Depth of field (DoF) is one of the most important concepts in photography. Understanding what DoF is, and knowing what factors affect it, are things all photographers should master. Many photographers know that you can control DoF by adjusting aperture. But did you know that DoF is influenced by other factors too? In this article, I want to explain in simple terms what depth of field is and talk about the ways you can control it.
What is Depth of Field?
Depth of field is the distance between the closest and farthest objects in a photo that appears acceptably sharp. Now your camera can only focus sharply at one point. But the transition from sharp to unsharp is gradual, and the term ‘acceptably sharp’ is a loose one! Without getting too technical, how you will be viewing the image, and at what size you will be looking at it are factors that contribute to how acceptably sharp an image is. It also depends on how good your vision is!
Scientifically, it is based on something called the circle of confusion. This involves more physics than I’m going to get into here! Spencer talks about it in his article “Hyperfocal Distance Explained.” So check that out for more of the technical details if you are so inclined.
In these two sketches, I have tried to illustrate what is meant by a narrow and large DoF. In a photograph with a narrow DoF, only a small slice of the image is in focus. Conversely, with a large DoF, much more of the scene is sharp.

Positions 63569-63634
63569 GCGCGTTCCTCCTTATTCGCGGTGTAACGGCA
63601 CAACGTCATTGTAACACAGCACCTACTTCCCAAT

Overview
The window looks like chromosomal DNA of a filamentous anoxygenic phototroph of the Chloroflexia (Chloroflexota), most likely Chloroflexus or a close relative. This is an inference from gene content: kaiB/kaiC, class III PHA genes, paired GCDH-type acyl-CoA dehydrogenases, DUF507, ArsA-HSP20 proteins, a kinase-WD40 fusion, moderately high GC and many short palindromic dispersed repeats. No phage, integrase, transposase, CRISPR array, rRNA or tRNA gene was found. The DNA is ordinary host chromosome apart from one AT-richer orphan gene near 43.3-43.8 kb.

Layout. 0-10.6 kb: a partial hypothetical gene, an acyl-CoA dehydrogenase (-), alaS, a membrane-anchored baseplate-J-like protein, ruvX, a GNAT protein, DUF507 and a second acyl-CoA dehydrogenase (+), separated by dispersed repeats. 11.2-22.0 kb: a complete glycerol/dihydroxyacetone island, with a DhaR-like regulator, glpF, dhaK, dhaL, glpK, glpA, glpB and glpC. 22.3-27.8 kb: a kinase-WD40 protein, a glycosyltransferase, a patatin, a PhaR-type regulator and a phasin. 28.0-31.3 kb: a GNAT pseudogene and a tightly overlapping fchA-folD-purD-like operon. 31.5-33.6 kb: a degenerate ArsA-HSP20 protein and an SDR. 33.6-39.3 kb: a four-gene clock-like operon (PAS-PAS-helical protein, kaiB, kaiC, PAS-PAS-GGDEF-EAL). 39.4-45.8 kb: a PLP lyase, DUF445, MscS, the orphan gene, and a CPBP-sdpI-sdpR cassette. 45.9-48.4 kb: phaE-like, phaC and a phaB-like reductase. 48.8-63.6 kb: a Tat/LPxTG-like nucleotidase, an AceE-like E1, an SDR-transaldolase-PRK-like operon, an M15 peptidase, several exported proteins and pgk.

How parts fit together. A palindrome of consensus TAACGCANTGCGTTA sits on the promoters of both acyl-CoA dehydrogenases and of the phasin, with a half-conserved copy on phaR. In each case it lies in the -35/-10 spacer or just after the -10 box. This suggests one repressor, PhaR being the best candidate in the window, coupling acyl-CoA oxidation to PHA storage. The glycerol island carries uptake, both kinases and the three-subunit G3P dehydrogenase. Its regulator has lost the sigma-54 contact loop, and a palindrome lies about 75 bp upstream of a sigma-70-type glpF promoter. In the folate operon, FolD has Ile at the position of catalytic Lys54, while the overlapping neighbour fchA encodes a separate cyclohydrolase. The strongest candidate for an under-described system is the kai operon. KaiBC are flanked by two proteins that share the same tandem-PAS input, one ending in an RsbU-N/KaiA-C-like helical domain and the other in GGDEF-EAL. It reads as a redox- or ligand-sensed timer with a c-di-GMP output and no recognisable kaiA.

Although this article has a lot of real-world example photos, if you’re the type of person who prefers to learn via video demonstrations, we have filmed a complete depth of field tutorial that you may find useful. You can watch it here:
Now let’s show some example photos of how to change depth of field for a given scene. Before everything else, I wanted to show you the setup I used to take the sample images in this article. Hopefully, this will give you a bit more insight into the photos and a better feel for the distances between the objects I was shooting. To change the camera-subject distance, I moved my tripod closer/farther away from the props. All of the test images were shot with the same camera, a Nikon D500.
Aperture is the opening in your lens that lets light pass through to the sensor. Think of it as a pupil for your lens. It dilates to let more light in, and contracts to restrict light when it is bright. Aperture is probably the first thing most photographers think of when they want to adjust the depth of field.
Large apertures, which correlate to small f-stop numbers, produce a very shallow depth of field. On the other hand, small apertures, or large f-stop numbers, produce images with a large depth of field.
Captured with a NIKON D800 and 24-70mm f/2.8 lens @ 24mm, ISO 200, 8/10s, f/22.0 This image has a large DoF. I focused on the rocks about 5m ahead of me. The foreground rocks and the distant clouds are all in focus.